ISS crew ready to spend one year in orbit

If necessary, members of the ninth long-duration expedition are ready to stay aboard the International Space Station (ISS) for 12 consecutive months.

Every astronaut's life has three important events, that is, when he joins the astronaut squad, when he lifts off, and when ground control asks him to stay a bit longer in space, mission commander Gennady Padalka told RIA Novosti.

In his words, the crew is ready to work for 12 months, rather than six months, if necessary.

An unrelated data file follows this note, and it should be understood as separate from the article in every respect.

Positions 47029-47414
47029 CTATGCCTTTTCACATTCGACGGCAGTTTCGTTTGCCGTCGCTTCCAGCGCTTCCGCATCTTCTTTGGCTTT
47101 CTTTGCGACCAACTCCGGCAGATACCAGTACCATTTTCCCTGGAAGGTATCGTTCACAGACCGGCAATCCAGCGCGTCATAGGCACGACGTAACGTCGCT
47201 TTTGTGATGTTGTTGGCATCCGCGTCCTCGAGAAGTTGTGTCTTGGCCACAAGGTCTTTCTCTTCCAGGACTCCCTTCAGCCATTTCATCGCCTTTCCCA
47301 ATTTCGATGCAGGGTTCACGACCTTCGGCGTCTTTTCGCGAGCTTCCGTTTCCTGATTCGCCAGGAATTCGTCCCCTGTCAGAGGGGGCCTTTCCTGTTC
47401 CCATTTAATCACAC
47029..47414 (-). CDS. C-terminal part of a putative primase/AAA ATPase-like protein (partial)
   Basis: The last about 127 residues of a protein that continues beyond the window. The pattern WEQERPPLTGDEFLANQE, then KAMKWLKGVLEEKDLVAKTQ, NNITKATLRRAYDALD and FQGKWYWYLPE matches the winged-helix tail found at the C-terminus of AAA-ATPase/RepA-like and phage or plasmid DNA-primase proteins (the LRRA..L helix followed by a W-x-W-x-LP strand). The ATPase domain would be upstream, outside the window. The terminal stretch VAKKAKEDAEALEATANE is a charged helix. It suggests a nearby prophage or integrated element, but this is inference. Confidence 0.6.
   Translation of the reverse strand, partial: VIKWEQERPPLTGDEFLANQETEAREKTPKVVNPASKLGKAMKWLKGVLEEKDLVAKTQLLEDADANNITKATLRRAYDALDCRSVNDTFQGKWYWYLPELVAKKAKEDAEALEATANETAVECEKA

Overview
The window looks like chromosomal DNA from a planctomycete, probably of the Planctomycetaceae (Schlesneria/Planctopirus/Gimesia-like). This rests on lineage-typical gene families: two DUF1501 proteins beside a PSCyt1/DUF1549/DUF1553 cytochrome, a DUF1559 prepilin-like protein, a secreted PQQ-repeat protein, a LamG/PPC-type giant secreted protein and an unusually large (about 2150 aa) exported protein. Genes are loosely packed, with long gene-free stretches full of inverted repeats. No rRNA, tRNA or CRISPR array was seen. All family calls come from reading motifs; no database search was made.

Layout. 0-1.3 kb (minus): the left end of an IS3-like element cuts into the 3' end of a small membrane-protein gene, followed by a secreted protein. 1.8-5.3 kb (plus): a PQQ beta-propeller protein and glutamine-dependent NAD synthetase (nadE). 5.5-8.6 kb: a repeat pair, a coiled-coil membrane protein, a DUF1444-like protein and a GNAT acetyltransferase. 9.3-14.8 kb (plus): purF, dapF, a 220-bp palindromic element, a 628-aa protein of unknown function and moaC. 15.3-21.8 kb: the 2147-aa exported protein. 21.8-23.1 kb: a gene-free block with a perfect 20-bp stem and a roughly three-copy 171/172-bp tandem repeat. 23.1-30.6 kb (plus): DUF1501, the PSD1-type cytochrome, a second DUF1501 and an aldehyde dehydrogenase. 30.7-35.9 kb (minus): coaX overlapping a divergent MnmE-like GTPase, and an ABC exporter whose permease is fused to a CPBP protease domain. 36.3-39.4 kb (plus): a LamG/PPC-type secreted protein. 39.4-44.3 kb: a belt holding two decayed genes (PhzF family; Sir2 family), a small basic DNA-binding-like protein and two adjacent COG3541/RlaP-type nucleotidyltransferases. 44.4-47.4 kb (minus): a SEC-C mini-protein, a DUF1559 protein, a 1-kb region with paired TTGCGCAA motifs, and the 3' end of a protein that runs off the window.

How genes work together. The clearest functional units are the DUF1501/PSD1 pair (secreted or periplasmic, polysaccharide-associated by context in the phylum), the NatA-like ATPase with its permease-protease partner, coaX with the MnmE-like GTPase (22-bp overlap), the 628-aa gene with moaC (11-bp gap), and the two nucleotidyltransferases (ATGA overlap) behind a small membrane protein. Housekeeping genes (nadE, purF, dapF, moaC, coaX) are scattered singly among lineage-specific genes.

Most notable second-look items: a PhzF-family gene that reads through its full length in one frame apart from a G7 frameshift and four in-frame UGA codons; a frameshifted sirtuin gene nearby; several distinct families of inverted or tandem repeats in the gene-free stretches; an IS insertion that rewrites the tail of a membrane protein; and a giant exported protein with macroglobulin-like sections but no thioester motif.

Russia's Federal Space Agency officially asked NASA last week to study the possibility of extending the duration of long-duration ISS expeditions from six months to one year. NASA hasn't issued its official response yet.

The ninth long-duration ISS expedition, due to lift off April 19, comprises Russian astronaut Gennady Padalka and U.S. astronaut Michael Fincke. ESA (European Space Agency) astronaut Andre Kuipers will leave for the ISS together with them, spending 10 days in orbit. Kuipers will then return to Earth together with members of the eighth long-duration expedition, i.e. Alexander Kaleri and Michael Foale, who are now working aboard the ISS.

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